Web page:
Image Credit: NASA, ESA, and The Hubble Heritage Team (STScI/AURA)
NGC 1427A is a dwarf irregular galaxy of more than 20,000 light-years long that lies about 52 million light-years away from Earth in the constellation of Eridanus, while it is receding from us at roughly 2028 kilometers per second. It is the brightest dwarf irregular member of the Fornax Cluster, a group of 58 galaxies.
This small, blueish galaxy is comparable in size, luminosity and color to the Large Magellanic Cloud. It shows lots of young blue star clusters and pink star-forming regions with numerous hot, blue stars that have been formed very recently, throughout the galaxy.
Galaxy clusters, like the Fornax cluster, contain hundreds or even thousands of galaxies. Under the gravitational grasp of other galaxies in the Fornax cluster, NGC 1427A is speeding through the cluster’s intergalactic gas at around 600 kilometers (nearly 400 miles) per second. The arrowhead shape of the galaxy has been forged by its rapid, upwards motion through the cluster. Its swept back outline points toward the top of this picture – and that is indeed the direction the galaxy is moving as it travels toward the center of the cluster.
Within the Fornax cluster, there is a considerable amount of gas lying between the galaxies. When the gas within NGC 1427A collides with the Fornax gas, it is compressed to the point that it starts to collapse under its own gravity. The resulting pressure is triggering violent episodes of star formation. The tidal forces of nearby galaxies (probably the central Fornax galaxies NGC 1404 and NGC 1399), may also play a role in triggering star formation on such a massive scale.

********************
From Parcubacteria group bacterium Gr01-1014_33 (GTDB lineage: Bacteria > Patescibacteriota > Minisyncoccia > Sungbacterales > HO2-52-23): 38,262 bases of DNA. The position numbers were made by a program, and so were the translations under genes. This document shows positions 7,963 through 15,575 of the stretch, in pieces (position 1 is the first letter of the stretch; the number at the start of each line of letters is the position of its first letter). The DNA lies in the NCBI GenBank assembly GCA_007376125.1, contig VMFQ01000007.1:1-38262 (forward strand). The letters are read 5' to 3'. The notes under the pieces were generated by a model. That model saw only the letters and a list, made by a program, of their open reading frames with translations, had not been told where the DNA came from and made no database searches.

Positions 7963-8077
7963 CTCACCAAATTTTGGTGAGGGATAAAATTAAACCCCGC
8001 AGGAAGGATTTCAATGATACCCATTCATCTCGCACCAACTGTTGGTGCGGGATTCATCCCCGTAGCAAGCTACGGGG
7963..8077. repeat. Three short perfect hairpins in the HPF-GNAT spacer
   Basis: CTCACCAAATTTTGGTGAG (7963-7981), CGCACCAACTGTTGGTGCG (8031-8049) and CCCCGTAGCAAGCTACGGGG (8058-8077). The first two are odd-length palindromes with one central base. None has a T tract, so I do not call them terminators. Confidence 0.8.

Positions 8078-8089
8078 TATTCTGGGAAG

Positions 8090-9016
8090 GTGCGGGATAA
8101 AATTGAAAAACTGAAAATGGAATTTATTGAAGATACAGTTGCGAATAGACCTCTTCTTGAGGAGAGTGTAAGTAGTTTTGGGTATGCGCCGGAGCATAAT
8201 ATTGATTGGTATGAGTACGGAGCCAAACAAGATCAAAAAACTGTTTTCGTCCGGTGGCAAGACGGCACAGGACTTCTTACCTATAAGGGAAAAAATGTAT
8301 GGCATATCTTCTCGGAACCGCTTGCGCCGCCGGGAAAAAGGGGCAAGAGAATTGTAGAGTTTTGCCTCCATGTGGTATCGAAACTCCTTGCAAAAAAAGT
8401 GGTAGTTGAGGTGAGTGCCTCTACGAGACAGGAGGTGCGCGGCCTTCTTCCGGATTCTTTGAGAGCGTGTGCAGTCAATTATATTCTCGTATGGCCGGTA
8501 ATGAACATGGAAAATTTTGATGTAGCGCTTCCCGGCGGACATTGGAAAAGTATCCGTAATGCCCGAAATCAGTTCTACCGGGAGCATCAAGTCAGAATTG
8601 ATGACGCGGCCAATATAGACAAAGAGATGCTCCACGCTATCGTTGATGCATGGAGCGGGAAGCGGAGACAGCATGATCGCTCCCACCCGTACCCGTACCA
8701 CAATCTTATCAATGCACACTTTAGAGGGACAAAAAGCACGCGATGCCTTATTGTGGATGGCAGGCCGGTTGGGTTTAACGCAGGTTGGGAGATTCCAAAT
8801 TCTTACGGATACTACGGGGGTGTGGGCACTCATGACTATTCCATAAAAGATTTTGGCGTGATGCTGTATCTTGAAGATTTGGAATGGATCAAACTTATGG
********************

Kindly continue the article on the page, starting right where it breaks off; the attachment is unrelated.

The interactions with cluster gas and the other cluster galaxies during its headlong flight through the cluster will disrupt NGC 1427A within the next billion years, spilling its stars and remaining gas into intergalactic space within the Fornax cluster.
The disruption of objects like NGC 1427A, and even larger galaxies like our own Milky Way, is an integral part of the formation and evolution of galaxy clusters. Such events are believed to have been very common during the early evolution of the Universe, but the rate of galaxy destruction is tapering off at the present time. Thus the impending destruction of NGC 1427A provides a glimpse of an early and much more chaotic time in our Universe.
To the upper left of NGC 1427A is a background galaxy that lies some 25 times further away. At even greater distances background galaxies of various shapes and colors are scattered across this image.
The Hubble Space Telescope’s Advanced Camera for Surveys was used to obtain images of NGC 1427A in visible (green), red, and infrared filters in January 2003. These images were then combined by the Hubble Heritage team to create the color rendition shown here.